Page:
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#9269 mbjj

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Posted 05 August 2020 - 06:07 PM

Oh gawd, not on Vancouver too! We go to Save On along Vancouver, we go downtown along Vancouver (probably won't bother going there now at all). If and when they bring in no left turn from Cook onto Richardson, it will truly be a nightmare for us to go anywhere from our house in the direction of town. I've walked to work along Vancouver for 25 years. It doesn't need bike lanes.


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#9270 rmpeers

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Posted 05 August 2020 - 10:01 PM

Oh gawd, not on Vancouver too! We go to Save On along Vancouver, we go downtown along Vancouver (probably won't bother going there now at all). If and when they bring in no left turn from Cook onto Richardson, it will truly be a nightmare for us to go anywhere from our house in the direction of town. I've walked to work along Vancouver for 25 years. It doesn't need bike lanes.


Whoa there! Disagreeing with the mayor? Sounds like vitriol and toxicity to me. ;)
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#9271 Brantastic

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Posted 06 August 2020 - 08:19 AM

Oh gawd, not on Vancouver too! We go to Save On along Vancouver, we go downtown along Vancouver (probably won't bother going there now at all). If and when they bring in no left turn from Cook onto Richardson, it will truly be a nightmare for us to go anywhere from our house in the direction of town. I've walked to work along Vancouver for 25 years. It doesn't need bike lanes.

Yes, Vancouver Street needs bike lanes. There's no safe north-south connector for cyclists on the east end of downtown. It's a busy thoroughfare for cars and I would really like to not have to share the road with vehicles 160x the weight of my bike that are capable of several times my speed. The road randomly widens and narrows (ex. at Yates and at Fort) and cyclists need to weave in and out of traffic and parked cars to get by. I'm a confident cyclist and use my bike as my main form of transportation yet I've had several close calls on Vancouver Street. Cyclists use it now, not because it's some great cycling street, but because there's no better option in the area.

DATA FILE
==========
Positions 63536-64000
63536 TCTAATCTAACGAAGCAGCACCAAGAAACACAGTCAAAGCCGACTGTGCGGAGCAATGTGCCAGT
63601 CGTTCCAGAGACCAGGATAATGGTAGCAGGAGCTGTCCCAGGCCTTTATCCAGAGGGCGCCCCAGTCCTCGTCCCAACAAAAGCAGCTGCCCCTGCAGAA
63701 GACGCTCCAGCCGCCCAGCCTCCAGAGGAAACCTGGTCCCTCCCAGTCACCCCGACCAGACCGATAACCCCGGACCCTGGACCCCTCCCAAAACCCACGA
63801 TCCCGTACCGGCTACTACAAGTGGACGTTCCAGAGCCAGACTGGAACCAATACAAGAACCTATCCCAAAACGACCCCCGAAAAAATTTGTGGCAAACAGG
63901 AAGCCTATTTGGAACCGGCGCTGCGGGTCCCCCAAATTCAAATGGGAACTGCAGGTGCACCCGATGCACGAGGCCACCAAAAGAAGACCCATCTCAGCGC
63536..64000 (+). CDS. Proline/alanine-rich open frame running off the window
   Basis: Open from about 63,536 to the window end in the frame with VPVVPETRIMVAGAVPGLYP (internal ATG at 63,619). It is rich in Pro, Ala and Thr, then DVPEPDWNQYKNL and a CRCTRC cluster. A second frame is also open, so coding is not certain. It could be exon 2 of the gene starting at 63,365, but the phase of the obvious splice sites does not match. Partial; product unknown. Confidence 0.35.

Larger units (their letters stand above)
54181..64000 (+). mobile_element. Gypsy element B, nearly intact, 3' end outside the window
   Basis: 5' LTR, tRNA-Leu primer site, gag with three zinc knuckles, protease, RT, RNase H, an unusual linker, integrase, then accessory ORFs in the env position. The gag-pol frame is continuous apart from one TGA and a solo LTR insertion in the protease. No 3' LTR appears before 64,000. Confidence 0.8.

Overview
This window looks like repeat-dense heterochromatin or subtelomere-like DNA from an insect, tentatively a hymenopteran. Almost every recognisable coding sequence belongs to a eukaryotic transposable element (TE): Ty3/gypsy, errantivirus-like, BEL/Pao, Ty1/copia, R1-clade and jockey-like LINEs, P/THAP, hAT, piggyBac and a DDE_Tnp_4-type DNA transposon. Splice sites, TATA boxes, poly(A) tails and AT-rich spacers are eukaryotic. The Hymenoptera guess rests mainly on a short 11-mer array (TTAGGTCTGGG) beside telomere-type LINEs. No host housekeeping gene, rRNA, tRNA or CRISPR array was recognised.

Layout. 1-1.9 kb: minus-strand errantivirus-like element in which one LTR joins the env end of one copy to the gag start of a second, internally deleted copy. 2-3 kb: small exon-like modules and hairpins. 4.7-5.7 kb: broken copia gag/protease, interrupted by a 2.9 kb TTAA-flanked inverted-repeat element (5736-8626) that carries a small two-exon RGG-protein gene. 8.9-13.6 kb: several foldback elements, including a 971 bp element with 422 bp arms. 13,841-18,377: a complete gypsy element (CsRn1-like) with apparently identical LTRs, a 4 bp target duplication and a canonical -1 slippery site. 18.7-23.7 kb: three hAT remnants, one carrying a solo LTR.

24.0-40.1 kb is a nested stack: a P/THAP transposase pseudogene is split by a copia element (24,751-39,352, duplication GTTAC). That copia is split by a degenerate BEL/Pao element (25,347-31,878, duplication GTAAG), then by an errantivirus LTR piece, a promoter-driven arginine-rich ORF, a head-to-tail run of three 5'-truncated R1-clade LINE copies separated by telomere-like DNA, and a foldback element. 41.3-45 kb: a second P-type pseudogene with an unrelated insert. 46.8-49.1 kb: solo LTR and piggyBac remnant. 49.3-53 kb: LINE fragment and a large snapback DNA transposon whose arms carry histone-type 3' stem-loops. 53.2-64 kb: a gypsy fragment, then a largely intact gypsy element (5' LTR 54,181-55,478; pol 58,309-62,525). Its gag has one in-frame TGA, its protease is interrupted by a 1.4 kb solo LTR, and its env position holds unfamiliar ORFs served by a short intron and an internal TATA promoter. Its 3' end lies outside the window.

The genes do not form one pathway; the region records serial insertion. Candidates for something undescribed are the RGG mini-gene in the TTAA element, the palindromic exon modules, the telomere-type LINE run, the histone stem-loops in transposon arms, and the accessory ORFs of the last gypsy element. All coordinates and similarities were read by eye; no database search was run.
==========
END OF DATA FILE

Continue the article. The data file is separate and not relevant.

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#9272 mbjj

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Posted 08 August 2020 - 07:30 AM

Good article by Steve Wallace on the bike lanes. I love his description of Victoria.

 

https://www.timescol...ment-1.24182497



#9273 mbjj

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Posted 08 August 2020 - 07:32 AM

We know people who live on Vancouver, down by Sutlej Street. They wonder how there is even room for a bike lane there.



#9274 marks_28

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Posted 08 August 2020 - 07:48 AM

Well Vancouver Street won’t have a bike lane such as Pandora and Fort, but rather traffic calming similar to what is planned for Richardson.
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#9275 Rex Waverly

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Posted 08 August 2020 - 02:59 PM

Well Vancouver Street won’t have a bike lane such as Pandora and Fort, but rather traffic calming similar to what is planned for Richardson.

 

I believe the plan calls for bike lanes (one-way protected lanes on each side of Vancouver) between Balmoral Rd and Meares St. But north and south of this section, yeah it's just traffic calming / sharrows similar to Richardson.   



#9276 spanky123

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Posted 09 August 2020 - 11:01 AM

 I would really like to not have to share the road with vehicles 160x the weight of my bike that are capable of several times my speed. 

 

I think this sums up the thoughts of many bike activists. They want the road to themselves and there should be no cars at all.


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#9277 rmpeers

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Posted 09 August 2020 - 01:12 PM

Both Vancouver and Richardson seem not to lend themselves to bike lanes. But I get that this city has a powerful & vocal bike lobby, so I guess those who insist we "need" them will win out.

#9278 Greg

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Posted 09 August 2020 - 03:11 PM

I think this sums up the thoughts of many bike activists. They want the road to themselves and there should be no cars at all.

 

Sort of like how pedestrians like the sidewalks to be free of cars? I get that there are financial issues and compromises to be made, but there is nothing particularly astonishing about cyclists not wanting to share space with vehicles that occasionally kill them.


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#9279 spanky123

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Posted 09 August 2020 - 03:17 PM

^ That is my point and exactly what Helps and Co want to do, eliminate cars from downtown period.

 

As we all know, there are no cars in European cities!


Edited by spanky123, 09 August 2020 - 03:18 PM.


#9280 Victoria Watcher

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Posted 09 August 2020 - 03:18 PM

cyclists are killed by cars in extraordinarily small numbers.

cycle groups exaggerate the numbers for political gain.

Edited by Victoria Watcher, 09 August 2020 - 03:23 PM.